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Saudi’s Oil Demand Slumped During Recession


Middle East : 21 March 2010

In 2009 Saudi Arabia envisaged that they could not have been in a better position to increase their supply of Oil. Oil supplies were reportedly running short and they were about to begin expanding their Oil production by opening a new oil field capable of pumping 1.2 million barrels a day. This was just one project Saudi Arabia had in the pipeline to increase their Oil production to meet world demand.

As it turned out this was just around the same time that the world’s Oil demand began to slump. When the global recession began to take hold Saudi was forced to reduce production from the field by 25%. Khalid A. Falih is the CEO of Saudi Aramco the country’s largest Oil company and he confirmed that 2009 was a very volatile year in the Oil industry and that cutbacks and cash-flow constraints had been necessary to get them through this recessionary minefield.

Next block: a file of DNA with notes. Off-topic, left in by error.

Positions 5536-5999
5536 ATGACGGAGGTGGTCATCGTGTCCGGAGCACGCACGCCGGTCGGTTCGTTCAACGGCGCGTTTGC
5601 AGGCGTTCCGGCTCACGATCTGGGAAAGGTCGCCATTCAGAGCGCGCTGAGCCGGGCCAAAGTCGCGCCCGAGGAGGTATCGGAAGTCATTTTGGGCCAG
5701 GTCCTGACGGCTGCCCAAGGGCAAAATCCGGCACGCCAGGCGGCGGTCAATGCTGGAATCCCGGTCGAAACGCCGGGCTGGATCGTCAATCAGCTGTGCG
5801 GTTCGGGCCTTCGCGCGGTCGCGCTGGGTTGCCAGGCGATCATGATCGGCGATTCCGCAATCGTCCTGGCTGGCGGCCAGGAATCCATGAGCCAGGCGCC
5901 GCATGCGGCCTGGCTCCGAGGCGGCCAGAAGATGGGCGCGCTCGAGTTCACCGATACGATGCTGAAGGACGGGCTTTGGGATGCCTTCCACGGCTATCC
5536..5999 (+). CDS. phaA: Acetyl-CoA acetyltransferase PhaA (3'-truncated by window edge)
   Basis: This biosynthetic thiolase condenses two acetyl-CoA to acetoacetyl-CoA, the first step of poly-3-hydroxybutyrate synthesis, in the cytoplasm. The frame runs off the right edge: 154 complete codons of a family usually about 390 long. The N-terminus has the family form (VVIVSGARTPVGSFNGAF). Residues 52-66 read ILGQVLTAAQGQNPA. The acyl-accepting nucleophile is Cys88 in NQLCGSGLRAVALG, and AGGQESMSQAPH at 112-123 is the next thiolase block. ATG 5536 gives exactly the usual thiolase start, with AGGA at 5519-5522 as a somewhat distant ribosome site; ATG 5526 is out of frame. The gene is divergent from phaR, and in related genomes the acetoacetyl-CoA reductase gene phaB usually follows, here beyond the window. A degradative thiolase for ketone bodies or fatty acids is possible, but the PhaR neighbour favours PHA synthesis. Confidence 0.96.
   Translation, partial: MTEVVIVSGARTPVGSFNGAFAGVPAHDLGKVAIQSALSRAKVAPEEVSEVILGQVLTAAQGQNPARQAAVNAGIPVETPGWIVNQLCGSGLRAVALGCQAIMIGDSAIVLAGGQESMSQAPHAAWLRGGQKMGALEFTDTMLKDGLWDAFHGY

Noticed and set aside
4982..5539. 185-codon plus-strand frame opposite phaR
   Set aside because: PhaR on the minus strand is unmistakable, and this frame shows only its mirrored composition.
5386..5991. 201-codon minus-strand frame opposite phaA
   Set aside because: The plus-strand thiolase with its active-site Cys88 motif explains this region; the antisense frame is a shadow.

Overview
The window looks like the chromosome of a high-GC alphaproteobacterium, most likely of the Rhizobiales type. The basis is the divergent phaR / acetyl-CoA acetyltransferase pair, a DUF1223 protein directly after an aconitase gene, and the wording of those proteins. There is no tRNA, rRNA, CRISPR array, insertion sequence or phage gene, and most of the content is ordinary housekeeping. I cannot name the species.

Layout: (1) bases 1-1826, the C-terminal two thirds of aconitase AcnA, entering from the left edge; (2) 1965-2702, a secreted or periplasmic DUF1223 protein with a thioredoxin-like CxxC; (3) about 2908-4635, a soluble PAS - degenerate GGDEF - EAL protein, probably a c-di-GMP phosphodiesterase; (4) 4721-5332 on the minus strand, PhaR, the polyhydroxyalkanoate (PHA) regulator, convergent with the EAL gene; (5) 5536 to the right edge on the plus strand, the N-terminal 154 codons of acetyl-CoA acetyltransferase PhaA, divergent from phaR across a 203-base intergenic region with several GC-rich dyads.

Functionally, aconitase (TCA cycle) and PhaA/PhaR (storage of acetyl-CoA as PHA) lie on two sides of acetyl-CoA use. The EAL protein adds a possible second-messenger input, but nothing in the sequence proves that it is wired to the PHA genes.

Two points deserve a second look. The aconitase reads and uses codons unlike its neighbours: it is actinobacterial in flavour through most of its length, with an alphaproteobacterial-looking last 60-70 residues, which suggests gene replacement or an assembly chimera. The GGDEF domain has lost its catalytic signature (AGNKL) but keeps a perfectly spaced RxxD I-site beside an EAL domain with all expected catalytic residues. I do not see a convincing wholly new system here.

America’s demand for Oil fell by more than 10% last year and this is a trend that looks set to continue for sometime to come. The only light at the end of the tunnel during this period was the rapid expansion of China, while demand in the US has dwindled China appears to be increasing its demand for Oil at a very rapid rate.

Now that the US are initiating new policies such as increasing bio-fuels and trying to lower their carbon emissions analysts now believe the fall in their consumption of oil is looking like a long term measure that will continue long beyond the current recession.

Andrew Reid, Staff Writer, Gulf Jobs Market News
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